In Japan, where all but two of 50 reactors remain shuttered for safety checks following the 2011 Fukushima catastrophe, at least four major utilities were gearing up to apply for safety screening of 12 reactors across six plants.
This June, the September 2012–established independent Nuclear Regulatory Authority (NRA) adopted new safety standards that nuclear generators must meet before they can restart. The new standards consist of three parts: design-basis safety standards, severe accident measures, and safety standards relative to earthquakes and tsunamis. Among new requirements will be specific countermeasures against serious incidents like core meltdown. Plants will also need to install filtered venting systems to reduce emissions of radioactive substances and create an emergency control room where personnel could operate reactors remotely in the event of a disaster.
Japan’s Cabinet in June, meanwhile, approved an annual energy white paper that records energy policy achievements between August 2012 and March 2013. Prepared by the December-elected Liberal Democratic Party, the report skips reference to the Democratic Party of Japan’s energy strategy to phase out nuclear power in light of the 2011 Fukushima nuclear disaster. The zero-nuclear goal shows up in the white paper only once—as part of a quote by Prime Minister Shinzo Abe criticizing the energy strategy.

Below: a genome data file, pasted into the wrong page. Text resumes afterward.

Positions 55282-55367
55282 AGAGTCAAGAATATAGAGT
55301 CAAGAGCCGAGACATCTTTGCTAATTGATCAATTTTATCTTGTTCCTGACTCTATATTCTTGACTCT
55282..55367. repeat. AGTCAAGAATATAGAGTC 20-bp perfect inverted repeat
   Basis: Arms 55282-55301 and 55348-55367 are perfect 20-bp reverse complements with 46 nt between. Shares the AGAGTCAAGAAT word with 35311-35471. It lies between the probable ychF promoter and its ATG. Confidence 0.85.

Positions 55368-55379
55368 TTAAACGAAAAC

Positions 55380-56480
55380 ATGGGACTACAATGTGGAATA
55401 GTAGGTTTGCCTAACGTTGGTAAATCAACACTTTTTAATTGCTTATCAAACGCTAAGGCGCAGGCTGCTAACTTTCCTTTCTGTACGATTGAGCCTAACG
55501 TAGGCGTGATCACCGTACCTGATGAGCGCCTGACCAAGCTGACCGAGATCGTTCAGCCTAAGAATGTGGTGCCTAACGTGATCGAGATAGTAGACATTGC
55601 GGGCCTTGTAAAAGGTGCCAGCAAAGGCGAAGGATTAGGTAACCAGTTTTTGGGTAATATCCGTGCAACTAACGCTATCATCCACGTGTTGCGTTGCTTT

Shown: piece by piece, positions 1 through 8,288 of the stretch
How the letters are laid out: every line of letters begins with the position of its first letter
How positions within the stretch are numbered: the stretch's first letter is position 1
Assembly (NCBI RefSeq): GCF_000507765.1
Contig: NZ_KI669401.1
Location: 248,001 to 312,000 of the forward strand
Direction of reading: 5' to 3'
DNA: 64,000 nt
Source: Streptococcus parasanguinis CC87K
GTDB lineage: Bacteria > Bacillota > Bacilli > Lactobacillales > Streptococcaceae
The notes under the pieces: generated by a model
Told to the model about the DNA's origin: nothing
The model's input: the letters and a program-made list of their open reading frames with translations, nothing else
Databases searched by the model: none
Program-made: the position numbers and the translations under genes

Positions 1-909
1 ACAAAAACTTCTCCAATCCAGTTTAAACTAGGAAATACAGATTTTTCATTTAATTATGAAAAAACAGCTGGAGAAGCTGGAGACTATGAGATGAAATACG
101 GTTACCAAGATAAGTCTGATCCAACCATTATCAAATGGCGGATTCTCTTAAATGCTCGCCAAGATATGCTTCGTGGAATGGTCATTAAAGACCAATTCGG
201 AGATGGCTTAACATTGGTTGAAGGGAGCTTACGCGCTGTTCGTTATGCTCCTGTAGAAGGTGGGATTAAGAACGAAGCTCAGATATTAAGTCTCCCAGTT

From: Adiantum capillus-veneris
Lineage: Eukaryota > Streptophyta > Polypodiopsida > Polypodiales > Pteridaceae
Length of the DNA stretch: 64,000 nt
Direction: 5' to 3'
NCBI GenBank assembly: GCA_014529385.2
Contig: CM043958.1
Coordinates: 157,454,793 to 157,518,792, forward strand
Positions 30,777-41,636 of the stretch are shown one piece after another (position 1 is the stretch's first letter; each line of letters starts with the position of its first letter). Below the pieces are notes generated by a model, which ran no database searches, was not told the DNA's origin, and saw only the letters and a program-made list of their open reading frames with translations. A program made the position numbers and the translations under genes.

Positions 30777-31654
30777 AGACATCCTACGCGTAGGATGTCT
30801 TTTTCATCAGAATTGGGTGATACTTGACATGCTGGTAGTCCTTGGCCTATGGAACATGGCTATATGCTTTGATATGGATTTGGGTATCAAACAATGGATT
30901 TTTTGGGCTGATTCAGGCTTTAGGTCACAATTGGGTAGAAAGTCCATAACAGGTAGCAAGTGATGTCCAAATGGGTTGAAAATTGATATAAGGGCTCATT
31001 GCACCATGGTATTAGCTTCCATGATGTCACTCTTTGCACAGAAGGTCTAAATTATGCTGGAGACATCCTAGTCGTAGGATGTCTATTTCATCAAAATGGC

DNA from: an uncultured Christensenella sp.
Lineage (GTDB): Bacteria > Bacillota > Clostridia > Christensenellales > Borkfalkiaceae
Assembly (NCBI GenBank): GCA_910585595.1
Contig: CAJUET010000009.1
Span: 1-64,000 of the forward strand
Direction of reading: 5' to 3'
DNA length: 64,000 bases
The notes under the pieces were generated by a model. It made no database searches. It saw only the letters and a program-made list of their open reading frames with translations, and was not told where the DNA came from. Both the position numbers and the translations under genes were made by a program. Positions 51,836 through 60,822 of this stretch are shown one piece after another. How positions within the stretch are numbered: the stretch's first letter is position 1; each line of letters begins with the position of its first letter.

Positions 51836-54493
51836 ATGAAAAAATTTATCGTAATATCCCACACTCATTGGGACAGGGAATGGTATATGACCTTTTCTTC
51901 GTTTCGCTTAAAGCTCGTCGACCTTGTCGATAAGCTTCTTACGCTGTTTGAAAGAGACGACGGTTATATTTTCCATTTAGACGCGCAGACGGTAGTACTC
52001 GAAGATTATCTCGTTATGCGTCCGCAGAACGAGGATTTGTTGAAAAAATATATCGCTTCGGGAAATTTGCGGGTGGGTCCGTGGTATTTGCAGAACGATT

The country went nuclear-free for a brief period between May 2011, when all reactors were shut down for inspection, and July 2011, after restart of Ohi Units 3 and 4, but it has struggled to meet normal year demand peaks. At times, the government has been compelled to force power saving by invoking the Electricity Business Act.
—Sonal Patel is POWER’s senior writer.